The BBC Trust has issued a press release following comments by Conservative leader David Cameron on the BBC Licence fee.
The BBC Trust has released a press release regarding comments made by Tory leader, David Cameron, earlier today regarding the licence fee. During a press conference Cameron said the BBC licence fee should not rise this year and instead be freezed due to the recession.
BBC Trust Press Release:
Like David Cameron, we agree that a stable BBC and one that is funded by a licence fee is critical to the future of Britain’s creative industries, and to delivering world-class public service broadcasting to the British public. The BBC must live within its means, but unplanned reductions in the licence fee could put services at risk which would not be in the interests of licence fee payers.
Funding stability is important to the BBC’s creative and editorial independence. It is a unique privilege which carries big responsibilities to deliver high quality programmes and services and to play a leading role in digital switchover. As the public face the reality of a recession, the BBC has an even greater responsibility to demonstrate to them that the 39p a day it receives from every licence fee payer is working hard and being spent to deliver something of real value to them.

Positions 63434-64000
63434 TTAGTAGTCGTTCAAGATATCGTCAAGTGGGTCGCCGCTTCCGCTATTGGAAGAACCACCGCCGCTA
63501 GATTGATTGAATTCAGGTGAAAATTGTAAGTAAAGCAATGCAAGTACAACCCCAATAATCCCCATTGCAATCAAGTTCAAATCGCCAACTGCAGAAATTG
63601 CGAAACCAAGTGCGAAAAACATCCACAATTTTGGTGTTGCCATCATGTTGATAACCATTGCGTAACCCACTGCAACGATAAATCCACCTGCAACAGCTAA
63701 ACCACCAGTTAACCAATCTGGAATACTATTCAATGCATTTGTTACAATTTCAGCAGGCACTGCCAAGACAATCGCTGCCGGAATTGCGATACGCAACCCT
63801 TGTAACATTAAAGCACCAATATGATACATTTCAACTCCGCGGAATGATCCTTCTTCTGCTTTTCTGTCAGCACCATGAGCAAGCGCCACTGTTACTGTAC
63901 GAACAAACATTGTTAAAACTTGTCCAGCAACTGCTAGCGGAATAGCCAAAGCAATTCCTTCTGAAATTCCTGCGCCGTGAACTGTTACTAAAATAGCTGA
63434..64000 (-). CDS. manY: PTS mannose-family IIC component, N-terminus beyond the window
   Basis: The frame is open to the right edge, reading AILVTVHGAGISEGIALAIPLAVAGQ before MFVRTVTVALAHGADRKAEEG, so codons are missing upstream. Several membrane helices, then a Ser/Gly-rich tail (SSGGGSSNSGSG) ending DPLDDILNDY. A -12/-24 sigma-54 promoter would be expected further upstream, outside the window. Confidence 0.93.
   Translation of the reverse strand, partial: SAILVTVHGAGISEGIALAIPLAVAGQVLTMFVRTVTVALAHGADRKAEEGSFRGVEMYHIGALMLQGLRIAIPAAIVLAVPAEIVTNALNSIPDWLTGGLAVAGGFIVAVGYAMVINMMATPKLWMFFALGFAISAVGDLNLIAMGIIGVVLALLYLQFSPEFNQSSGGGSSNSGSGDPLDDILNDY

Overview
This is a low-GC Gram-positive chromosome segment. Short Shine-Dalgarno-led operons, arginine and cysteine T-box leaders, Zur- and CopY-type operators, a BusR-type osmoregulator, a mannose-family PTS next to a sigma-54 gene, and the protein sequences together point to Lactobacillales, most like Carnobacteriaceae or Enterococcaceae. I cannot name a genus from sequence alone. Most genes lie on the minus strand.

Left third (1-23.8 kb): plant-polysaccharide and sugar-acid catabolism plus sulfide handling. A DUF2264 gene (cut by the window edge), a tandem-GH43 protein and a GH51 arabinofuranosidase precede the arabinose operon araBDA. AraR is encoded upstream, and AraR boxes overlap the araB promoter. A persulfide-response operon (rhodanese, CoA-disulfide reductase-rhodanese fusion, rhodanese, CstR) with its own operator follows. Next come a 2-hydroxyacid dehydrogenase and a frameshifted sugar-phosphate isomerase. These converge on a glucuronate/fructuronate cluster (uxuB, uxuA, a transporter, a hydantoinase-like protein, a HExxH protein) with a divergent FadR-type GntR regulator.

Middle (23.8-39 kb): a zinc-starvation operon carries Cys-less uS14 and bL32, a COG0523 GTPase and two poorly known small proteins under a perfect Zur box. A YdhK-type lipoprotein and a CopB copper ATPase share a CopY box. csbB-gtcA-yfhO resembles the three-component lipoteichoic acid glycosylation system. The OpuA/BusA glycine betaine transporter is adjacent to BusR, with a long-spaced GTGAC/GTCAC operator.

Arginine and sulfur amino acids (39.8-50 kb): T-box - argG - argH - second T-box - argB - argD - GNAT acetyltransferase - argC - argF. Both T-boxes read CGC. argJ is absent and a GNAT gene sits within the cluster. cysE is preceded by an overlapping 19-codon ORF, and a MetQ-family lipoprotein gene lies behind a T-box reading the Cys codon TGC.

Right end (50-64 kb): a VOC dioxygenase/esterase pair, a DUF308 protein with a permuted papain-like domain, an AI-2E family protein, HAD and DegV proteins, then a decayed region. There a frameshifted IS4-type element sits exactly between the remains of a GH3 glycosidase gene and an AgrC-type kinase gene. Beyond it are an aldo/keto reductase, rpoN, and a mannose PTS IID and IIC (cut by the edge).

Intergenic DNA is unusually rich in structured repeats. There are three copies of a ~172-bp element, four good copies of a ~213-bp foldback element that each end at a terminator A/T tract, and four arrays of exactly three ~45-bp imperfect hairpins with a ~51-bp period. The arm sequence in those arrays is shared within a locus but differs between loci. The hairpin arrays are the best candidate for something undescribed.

This year’s increase is part of a six-year licence fee settlement, decided and announced by the Government in January 2007, which includes flexibility in the final year where the fee has not yet been set. The licence fee increases are partly designed to fund the digital switchover programme, which includes help and support for the most vulnerable in society in making the transition to digital television.
The BBC is committed to delivering more for less, and has been set tough efficiency targets by the BBC Trust that it must achieve over the licence fee settlement. These amount to 15% by 2012/2013, equalling £1.9 billion over the period, and will be achieved without jeopardising the programmes and services that audiences love.
The BBC also faces new demands because of the recession. It has a vital role to play supporting other parts of the industry. Now more than ever, the public will look to the BBC for the kind of programmes, including drama and factual, which others simply aren’t making. We are now engaged in a series of partnership initiatives which will help other broadcasters and programme makers. They include the proposals announced last week to share facilities with ITV regional news across England and Wales. These partnerships are additional responsibilities which were not envisaged at the time of the licence fee settlement.
On behalf of licence fee payers, the Trust will continue to ensure that the BBC serves all audiences, lives within its means and, through partnerships, brings the benefits of public investment to the whole broadcasting sector.”